Sunitinib Becomes 2nd Pancreatic Cancer Drug to Gain FDA Panel's Support

Pfizer's sunitinib provides a favorable benefit-risk profile in patients with unresectable pancreatic neuroendocrine tumors (pNETs)

The FDA's Oncologic Drugs Advisory Committee (ODAC) voted 8-2 yesterday that Pfizer’s sunitinib (SUTENT) provides a favorable benefit-risk profile in patients with unresectable pancreatic neuroendocrine tumors (pNETs).

The decision came hours after the committee unanimously voted to support a supplemental new drug application for Novartis’ everolimus (Afinitor). During the sunitinib ruling, panelists questioned Pfizer’s decision to stop the SUN 1111 study, saying that halting the trial made it difficult to accurately measure the drug’s efficacy.

A Pfizer press release stated that the trial was halted in February 2009, by an independent data monitoring committee in the interest of patient safety, based on the strong likelihood that the study would meet its primary endpoint if continued to completion.

In the final analysis, it was demonstrated that sunitinib more than doubled median progression-free survival, the primary endpoint, compared with placebo in 171 patients with progressive, well-differentiated pNET (N EnglJ Med. 2011;334:501-513).

“Following today's discussion, we will work closely with the FDA to ensure that it has all of the information that it needs to finalize its review,” said Mace Rothenberg, MD, senior vice president of Clinical Development and Medical Affairs, Pfizer Oncology Business Unit. “If approved in the United States, sunitinib would be a major advancement in the treatment of patients with pNET, a disease for which there remains a significant unmet medical need.”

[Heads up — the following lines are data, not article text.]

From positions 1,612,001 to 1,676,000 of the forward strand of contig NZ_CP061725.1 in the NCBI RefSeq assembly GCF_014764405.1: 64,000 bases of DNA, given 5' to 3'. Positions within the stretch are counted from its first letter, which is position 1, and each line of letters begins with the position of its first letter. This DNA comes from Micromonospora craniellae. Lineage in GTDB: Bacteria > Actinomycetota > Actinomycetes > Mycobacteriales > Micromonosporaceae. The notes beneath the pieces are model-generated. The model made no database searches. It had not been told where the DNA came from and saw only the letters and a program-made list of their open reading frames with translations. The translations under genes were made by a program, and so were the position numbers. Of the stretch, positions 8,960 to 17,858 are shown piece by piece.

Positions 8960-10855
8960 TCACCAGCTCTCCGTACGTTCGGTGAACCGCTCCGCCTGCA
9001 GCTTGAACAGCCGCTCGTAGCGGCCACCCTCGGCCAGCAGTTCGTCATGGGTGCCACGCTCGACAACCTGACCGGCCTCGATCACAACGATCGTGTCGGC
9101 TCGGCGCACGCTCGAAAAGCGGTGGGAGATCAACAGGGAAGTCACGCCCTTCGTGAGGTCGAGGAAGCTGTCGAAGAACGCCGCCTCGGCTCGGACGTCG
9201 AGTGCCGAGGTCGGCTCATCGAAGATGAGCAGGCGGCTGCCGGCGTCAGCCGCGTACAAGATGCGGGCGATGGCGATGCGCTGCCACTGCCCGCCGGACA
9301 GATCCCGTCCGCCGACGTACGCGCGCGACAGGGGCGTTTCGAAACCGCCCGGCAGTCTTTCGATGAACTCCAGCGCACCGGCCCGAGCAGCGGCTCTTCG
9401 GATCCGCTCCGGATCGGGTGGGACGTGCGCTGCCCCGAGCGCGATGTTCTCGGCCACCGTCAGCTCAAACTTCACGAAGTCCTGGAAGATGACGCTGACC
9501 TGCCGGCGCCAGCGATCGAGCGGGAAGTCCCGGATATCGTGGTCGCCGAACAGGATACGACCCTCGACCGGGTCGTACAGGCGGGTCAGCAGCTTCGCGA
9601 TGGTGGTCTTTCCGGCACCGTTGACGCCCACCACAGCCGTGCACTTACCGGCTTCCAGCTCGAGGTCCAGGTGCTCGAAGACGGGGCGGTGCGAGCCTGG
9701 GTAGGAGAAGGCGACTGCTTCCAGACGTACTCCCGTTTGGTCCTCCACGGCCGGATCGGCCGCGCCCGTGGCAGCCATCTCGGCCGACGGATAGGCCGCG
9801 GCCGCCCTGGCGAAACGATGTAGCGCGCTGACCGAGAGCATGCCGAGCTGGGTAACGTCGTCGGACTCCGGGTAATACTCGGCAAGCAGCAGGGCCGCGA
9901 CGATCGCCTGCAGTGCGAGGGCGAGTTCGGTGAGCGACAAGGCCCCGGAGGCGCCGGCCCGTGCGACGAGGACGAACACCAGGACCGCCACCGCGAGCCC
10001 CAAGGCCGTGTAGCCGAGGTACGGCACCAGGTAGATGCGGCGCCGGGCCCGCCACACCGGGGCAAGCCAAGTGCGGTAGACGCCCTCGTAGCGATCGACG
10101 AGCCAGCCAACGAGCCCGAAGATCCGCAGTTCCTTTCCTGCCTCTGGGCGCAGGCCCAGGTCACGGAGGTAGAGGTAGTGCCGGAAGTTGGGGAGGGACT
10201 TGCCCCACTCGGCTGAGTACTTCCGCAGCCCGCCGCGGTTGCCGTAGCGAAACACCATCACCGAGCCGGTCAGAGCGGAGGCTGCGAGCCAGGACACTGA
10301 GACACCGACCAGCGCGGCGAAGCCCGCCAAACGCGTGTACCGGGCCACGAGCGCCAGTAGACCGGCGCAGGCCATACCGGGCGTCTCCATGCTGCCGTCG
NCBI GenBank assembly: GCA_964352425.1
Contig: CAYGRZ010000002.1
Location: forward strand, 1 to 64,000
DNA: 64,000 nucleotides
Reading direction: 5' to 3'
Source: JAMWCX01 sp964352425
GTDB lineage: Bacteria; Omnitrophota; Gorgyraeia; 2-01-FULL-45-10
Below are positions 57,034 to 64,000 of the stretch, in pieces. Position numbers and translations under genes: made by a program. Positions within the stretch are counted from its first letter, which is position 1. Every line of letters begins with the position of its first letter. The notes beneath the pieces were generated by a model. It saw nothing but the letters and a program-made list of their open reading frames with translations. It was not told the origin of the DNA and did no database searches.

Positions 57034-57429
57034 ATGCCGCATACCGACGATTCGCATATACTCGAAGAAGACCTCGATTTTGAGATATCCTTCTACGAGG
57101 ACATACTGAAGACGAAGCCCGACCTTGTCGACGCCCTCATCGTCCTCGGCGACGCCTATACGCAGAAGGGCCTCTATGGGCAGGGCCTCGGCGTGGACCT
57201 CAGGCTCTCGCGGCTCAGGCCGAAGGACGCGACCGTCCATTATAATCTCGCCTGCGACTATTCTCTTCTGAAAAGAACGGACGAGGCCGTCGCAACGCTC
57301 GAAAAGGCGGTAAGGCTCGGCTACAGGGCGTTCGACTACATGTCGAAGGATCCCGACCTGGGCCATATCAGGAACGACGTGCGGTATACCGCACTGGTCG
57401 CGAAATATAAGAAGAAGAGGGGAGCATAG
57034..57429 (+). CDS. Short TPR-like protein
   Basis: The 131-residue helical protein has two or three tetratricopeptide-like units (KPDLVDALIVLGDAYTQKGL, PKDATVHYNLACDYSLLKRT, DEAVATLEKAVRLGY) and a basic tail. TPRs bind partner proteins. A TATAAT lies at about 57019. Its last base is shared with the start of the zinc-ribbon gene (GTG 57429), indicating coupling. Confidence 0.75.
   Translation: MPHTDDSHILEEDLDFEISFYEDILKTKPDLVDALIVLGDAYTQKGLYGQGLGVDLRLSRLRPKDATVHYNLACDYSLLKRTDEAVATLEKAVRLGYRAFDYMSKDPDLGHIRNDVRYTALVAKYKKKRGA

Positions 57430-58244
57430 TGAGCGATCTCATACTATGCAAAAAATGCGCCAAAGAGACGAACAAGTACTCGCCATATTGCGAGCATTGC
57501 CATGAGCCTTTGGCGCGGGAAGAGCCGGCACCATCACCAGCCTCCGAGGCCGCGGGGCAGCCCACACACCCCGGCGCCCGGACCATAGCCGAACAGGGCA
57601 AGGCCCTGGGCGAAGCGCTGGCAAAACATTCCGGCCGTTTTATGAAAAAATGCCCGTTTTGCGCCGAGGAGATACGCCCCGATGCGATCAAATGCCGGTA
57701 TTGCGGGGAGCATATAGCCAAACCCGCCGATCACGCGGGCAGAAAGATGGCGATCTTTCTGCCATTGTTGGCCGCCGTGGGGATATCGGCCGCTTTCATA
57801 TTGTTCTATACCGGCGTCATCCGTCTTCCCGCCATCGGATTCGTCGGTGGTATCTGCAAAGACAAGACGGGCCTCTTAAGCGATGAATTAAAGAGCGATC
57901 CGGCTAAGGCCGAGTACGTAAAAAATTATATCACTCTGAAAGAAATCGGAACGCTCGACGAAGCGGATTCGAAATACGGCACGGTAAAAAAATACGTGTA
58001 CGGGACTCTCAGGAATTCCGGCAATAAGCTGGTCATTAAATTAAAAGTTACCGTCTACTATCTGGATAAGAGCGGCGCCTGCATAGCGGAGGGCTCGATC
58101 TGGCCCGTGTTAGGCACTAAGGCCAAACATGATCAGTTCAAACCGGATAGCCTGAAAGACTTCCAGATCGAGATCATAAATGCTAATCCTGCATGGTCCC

Advanced pNET is a rare, life-threatening form of cancer reported in 2 to 4 people per million annually worldwide. It accounts for approximately 22% to 28% of all neuroendocrine tumors. Prognosis is poor for patients with metastatic pNET, with a survival of only 1 to 3 years.

“The Caring for Carcinoid Foundation supports the ODAC recommendations and is encouraged that pancreatic neuroendocrine tumor patients are closer to having access to two new treatment options,” said Lauren Erb, executive director for the Foundation, who attended the hearing. “We applaud the committee for their vote to address the unmet need for safe and effective treatments.”

Chief Operating Officer of the Carcinoid Cancer Foundation,Grace Goldstein, who also spoke at the hearing on behalf of pNET patients, said, “The outcome of yesterday’s meeting, with votes in favor of Afinitor and SUTENT, is a milestone for pNET patients. This is a rare disease with very few treatment options. When patients call our foundation and ask, ‘Where can I find a doctor who specializes in my cancer, what medications can I take, what options are available to me?’ I will be able to tell them about two new treatments. I believe these drugs will add both quality of life and length of life for pNET patients and what could give greater hope to a patient facing the challenges of a rare cancer. It is truly life-affirming.”